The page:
Ebola Information

October 1, 2014

Ebola Fact Sheet from the Centers for Disease Control and Prevention:

Ebola transmission Fact Sheet

Information from the Texas Department of State Health Services regarding the Texas patient who tested positive for Ebola.

Texas hospital patient tested positive for Ebola, making the patient the first case diagnosed in the United States. Ebola is a severe and often fatal disease caused by the Ebola virus.

Ebola is spread through direct contact with blood, secretions or other bodily fluids or exposure to contaminated objects, such as needles. It cannot be spread simply by being near someone who is infected. People only become contagious after they begin to have symptoms.

Symptoms of Ebola include sudden fever, sometimes with a headache and joint and muscle aches. Other symptoms may include:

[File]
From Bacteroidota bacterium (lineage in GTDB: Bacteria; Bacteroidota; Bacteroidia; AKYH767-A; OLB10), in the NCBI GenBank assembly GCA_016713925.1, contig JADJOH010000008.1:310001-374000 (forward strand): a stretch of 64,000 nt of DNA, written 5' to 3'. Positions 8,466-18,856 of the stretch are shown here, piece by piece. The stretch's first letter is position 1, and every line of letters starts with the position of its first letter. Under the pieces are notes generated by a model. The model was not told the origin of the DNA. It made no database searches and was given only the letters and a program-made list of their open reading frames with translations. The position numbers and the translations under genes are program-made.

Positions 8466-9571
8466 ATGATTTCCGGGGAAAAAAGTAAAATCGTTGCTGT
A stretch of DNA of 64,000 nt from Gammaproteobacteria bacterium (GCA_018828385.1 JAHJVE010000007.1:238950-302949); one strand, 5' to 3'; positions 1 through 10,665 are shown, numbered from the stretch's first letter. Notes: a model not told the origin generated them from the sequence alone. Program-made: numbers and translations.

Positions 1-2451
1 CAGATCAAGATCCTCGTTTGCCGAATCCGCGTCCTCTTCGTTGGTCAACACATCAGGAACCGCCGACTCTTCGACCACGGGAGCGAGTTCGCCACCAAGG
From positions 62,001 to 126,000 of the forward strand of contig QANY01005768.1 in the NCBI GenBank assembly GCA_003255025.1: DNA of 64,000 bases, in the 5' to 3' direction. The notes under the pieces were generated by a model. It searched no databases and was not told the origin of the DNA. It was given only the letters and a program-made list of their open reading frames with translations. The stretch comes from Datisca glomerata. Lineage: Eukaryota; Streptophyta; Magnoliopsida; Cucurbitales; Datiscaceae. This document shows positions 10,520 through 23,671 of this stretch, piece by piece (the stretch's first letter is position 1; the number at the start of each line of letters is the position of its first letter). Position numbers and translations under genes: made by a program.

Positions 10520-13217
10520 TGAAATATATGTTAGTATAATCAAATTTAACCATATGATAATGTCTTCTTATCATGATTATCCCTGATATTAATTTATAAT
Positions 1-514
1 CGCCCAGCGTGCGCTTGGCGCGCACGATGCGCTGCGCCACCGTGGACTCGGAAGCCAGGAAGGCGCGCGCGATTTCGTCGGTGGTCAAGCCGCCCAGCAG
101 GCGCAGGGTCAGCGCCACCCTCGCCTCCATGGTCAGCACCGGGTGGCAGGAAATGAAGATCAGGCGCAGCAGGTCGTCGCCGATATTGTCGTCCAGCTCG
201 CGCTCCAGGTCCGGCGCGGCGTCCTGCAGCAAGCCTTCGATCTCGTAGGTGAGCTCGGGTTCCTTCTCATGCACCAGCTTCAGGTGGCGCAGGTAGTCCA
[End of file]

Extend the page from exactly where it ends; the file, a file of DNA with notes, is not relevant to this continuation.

• Nausea
  • Weakness
  • Diarrhea
  • Vomiting
  • Stomach pain
  • Lack of appetite

Some patients may also experience rash, red eyes, hiccups, cough, sore throat, chest pain, problems breathing, problems swallowing, or bleeding inside and outside the body.

Symptoms usually appear 8 to 10 days after exposure, but may appear anywhere from 2 to 21 days after exposure.

The severity of the disease varies, but more than 50% of patients with Ebola have died during past outbreaks. There is no cure or vaccine; however, some people can recover with intensive treatment in a hospital setting.

Following are some resources on Ebola:

Questions & Answers (CDC)
Advice for Travelers (WHO)
Guidance for Airlines (CDC)
Guidance for Hospitals (CDC)
Guidance for Health Care Workers (CDC)

To visit the Texas Department of State Health Services website, click here.